Tenant Anti-Harassment in Long Beach and Los Angeles, But Who’s Looking Out for the Welfare of Landlords?
Late last year, the City of Long Beach once again set out on a warpath by attacking a small group of residents comprised of those of us in the City who willfully provide rental housing to the vast majority of residents of the City. As “landlords,” we are too often portrayed in a negative light by our elected officials who are unstoppable in their efforts to pander to a voting bloc of a City’s renters. For the mere audacity of providing roofs over the heads of the City’s renters, severe negativity is constantly directed toward us in the form of unbalanced ordinances that seemingly always favor those who are being pandered to, which in our case is always the tenants. This is the situation in Long Beach with the City’s so-called “Tenant Anti-Harassment Ordinance” that was passed late last year.
More recently, and now moving its way through the “system” at the City of Los Angeles is a newer, far more draconian version of a tenant anti-harassment ordinance. Having passed through the confines of the City’s Housing Committee (a/k/a, Anti-Landlord Committee), many controversial and potentially harmful amendments to the ordinance had been put forth by the Socialist and far left leaning Councilmember Nithya Raman. While many of Ms. Raman’s amendments failed in Committee due to our advocacy efforts, those that remained may still put rental housing providers who have not engaged in harassment at risk of being subject to frivolous litigation and prosecution.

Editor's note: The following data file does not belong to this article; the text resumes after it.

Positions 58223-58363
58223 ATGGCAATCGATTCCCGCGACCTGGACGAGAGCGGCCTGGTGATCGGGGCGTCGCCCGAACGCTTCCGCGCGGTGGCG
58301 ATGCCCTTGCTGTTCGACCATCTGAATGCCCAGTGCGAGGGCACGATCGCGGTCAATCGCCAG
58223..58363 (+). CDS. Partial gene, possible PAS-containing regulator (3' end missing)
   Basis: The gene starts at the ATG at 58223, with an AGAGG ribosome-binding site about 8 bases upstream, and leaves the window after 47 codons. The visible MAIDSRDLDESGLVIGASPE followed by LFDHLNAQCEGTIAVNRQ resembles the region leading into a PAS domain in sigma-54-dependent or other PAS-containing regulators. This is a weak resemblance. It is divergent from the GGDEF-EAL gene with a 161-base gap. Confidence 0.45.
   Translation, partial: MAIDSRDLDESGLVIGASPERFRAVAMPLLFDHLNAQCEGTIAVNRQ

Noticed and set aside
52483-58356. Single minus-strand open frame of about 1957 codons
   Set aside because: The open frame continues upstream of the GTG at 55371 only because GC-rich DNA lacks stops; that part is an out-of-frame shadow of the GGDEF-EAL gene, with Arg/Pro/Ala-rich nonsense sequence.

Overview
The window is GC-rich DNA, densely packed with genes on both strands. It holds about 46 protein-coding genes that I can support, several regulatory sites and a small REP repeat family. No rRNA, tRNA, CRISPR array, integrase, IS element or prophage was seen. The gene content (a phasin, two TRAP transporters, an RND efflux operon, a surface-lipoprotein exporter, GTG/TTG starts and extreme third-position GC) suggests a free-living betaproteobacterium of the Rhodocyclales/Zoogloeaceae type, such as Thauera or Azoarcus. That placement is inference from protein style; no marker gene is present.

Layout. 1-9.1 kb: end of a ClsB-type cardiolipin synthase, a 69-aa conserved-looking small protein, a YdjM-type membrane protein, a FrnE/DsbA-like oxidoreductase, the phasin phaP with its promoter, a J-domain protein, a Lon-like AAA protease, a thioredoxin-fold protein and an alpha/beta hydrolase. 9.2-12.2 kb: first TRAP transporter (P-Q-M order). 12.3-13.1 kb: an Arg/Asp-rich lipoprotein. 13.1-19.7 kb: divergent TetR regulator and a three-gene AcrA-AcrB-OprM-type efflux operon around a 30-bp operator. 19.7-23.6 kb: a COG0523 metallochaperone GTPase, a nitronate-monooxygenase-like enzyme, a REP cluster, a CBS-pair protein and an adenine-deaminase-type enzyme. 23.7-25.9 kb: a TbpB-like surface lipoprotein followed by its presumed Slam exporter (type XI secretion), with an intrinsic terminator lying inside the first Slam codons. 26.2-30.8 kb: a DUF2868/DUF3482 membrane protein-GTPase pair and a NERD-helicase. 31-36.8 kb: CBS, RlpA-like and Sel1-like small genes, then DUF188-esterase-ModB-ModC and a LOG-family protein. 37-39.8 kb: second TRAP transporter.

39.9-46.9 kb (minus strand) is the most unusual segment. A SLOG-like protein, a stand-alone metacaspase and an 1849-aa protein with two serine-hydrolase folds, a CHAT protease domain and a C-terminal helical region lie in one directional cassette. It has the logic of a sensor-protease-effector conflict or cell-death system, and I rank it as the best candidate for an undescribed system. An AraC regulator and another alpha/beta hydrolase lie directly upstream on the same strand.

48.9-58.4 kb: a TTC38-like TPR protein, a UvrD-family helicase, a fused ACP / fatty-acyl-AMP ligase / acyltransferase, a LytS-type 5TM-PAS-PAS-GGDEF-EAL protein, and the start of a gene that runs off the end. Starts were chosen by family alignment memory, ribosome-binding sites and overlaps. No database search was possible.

If this Los Angeles ordinance is to pass in its current form, the result may likely be a cottage industry set up by unscrupulous lawyers that do nothing but make false harassment claims against landlords, If so, the result will be payments of out-of-court, extortion payments to rid ourselves of these nuisance claims. And yet there is more – the proposed ordinance contains a broad-based, third party private right of action allowing literally “any person, organization, or entity who will fairly and adequately represent the interests of an aggrieved tenant(s)…may institute civil proceedings.” In other words, the mere passerby or visitor to a property is given grounds for initiating litigation against a property owner for harassment.
However, who is going to protect the housing providers? Often, I hear stories of housing providers being harassed – don’t we deserve mutual anti-harassment protections? So many “small business, ‘mom and pop’ landlords” are seniors and are being subjected to verbal and physical abuse and are dealing with tenants that destroy property or permit other occupants to stay without permission that adversely impact the quiet enjoyment of other residents. Until recently, residents have been relegated to their apartments under “stay-at-home” orders, working from home or unemployed, taxing plumbing and appliances through excessive use, and in extreme situations, arguing with other residents they had typically only seen on occasion before or after commutes to work. Stress levels are heightened and may housing providers who attempt to intercede have found themselves in harms-way and threatened.